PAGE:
The Unified Remote is not a new application by any stretch of the imagination but for what feels like years I’ve been looking for a remote control for my PC that was at least somewhat competent.
Unfortunately in my many years of searching for a good app that just works I’ve encountered many more which are great but act more like a wireless mouse and keyboard than a remote.
The trouble with this “solution” (it’s not solving anything really) is that as you get further away from your PC the harder it gets to see the mouse pointer and this means these solutions aren’t all that good.
What I really wanted was an application that would allow me to hit pause without fussing over tapping three times while facing the sun just to pause a video.
So a few weeks ago I started testing out an application which comes highly recommended, Unified Remote.
Initially I was using the free version of the app which, while feature rich, limits how many remotes you can have and locks off some of the more premium apps you might use remotes for.
The premium version costs R76.99 and it’s absolutely worth that price.
Let’s start with the basics.
Like so many other applications, Unified Remote can be used as a wireless mouse and keyboard. This makes browsing through websites or apps on your PC much easier.
This is the biggest problem with these remote solutions and if this is where the functionality of Unified Remote ended I wouldn’t be writing this.
Unified Remote features remote controls for the most popular streaming sites, media apps and even browsers.
The application has remotes for different platforms so if you use Netflix, there is a specific Unified Remote for the website and one for apps. However this isn’t always the case so things like Spotify can be controlled from one media remote rather than needing a separate remote for the desktop and web apps.
The same goes for apps that have basic functions like skipping tracks.
One of the features that had me tap “buy” is the general media remote.
With this I can make use of things like volume control, pause, stop and skip across my entire PC so that I can adjust volume or rewatch an episode or movie right from my phone’s pull down menu.
But the app specific remotes are wonderful. The inclusion of a “Skip Intro” button for Netflix is a godsend and made binge-watching series a real joy.
With all of this in mind you’d be forgiven for thinking this app requires hours of setup, but the good news is it doesn’t.
A quick server download from the Unified website will have you connecting to your PC in no time, provided you don’t run into any port issues.
If you do need to allocate ports for Unified, this can be easily done via the server interface.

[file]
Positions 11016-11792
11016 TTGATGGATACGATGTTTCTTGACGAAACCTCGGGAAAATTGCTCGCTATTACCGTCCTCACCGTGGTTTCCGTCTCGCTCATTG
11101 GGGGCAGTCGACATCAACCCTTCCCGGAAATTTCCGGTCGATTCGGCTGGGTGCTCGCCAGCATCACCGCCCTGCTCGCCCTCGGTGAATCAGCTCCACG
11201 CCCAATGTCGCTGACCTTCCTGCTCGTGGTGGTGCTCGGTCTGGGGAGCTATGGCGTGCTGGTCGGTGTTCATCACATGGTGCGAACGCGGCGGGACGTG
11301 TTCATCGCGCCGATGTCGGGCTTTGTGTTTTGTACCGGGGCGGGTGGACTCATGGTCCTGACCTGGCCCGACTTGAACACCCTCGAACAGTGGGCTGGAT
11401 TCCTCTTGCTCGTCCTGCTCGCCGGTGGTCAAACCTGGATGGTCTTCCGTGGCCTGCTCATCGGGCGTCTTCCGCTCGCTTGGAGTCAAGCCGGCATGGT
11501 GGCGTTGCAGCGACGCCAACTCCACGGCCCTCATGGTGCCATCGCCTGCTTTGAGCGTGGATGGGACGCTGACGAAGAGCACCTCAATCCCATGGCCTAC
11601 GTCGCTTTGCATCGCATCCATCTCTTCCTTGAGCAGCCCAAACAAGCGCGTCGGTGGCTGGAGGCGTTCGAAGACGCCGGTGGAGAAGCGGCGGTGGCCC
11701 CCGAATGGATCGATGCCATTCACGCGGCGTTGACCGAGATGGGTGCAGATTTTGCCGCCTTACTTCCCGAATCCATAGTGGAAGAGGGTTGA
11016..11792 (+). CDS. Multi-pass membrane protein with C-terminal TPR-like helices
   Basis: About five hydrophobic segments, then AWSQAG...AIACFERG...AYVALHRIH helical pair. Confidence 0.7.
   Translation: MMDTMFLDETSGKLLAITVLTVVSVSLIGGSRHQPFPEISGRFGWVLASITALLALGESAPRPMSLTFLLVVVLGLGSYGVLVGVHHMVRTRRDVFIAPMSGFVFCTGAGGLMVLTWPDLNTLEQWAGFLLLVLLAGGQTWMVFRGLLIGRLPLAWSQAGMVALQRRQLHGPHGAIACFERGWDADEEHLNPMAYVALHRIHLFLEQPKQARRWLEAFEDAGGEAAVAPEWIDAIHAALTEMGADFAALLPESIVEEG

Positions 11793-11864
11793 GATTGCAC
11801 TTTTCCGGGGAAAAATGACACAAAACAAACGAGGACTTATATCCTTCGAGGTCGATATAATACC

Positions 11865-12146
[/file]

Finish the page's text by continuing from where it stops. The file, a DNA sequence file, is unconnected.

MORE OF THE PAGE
What really bowled me over however was the focus on security.
You are able to set user names and passwords for everybody who might be using the app for your home. There’s even an option to encrypt all network traffic between the remote and the server.
Response times from pressing a button to an action happening are instant and only once did I have an issue which, upon closer inspection was a pure PEBKAC error.
While there is a warning that encrypting traffic can decrease performance, I’m yet to encounter that. That having been said, I am using a premium smartphone with a beefy desktop so your mileage may vary.
Another rather swish feature (though one I can’t test) is being able to use your phone as a remote for your TV. You will need a phone with an IR blaster though in order to make use of this.
Even better is that you can create your own Unified Remote or setup the app so that your PC can be powered on with your smartphone.
You can even browse your PC, access your PC’s display remotely and setup custom remotes with a bit of technical know how. Beyond that, Unified’s FAQ and tutorial section is very robust and we’re yet to find a problem the forum can’t answer.
So far there is very little Unified Remote can’t do for me and it’s astounding to think this costs less than R80.
What’s more is that Unified has multiple redundancies in place so you can connect to your PC via WiFi, Bluetooth, LAN and WAN.
This is just such a good app I felt I had to shout about it a bit more.
Not only does it do what it says on the box, it does it well.
Of course, this is my personal experience and thankfully Unified has a free version of the app for you to try out before you hand over your money.
One final note is that Unified has no hand in this piece, it’s just a great piece of software PC owners might want to consider if they, like me, use their PC for everything from work to streaming media.
Unified Remote is available for Android and iOS on mobile and Windows, macOS, Linux and more for desktops or notebooks.
[Image – CC 0 Pixabay]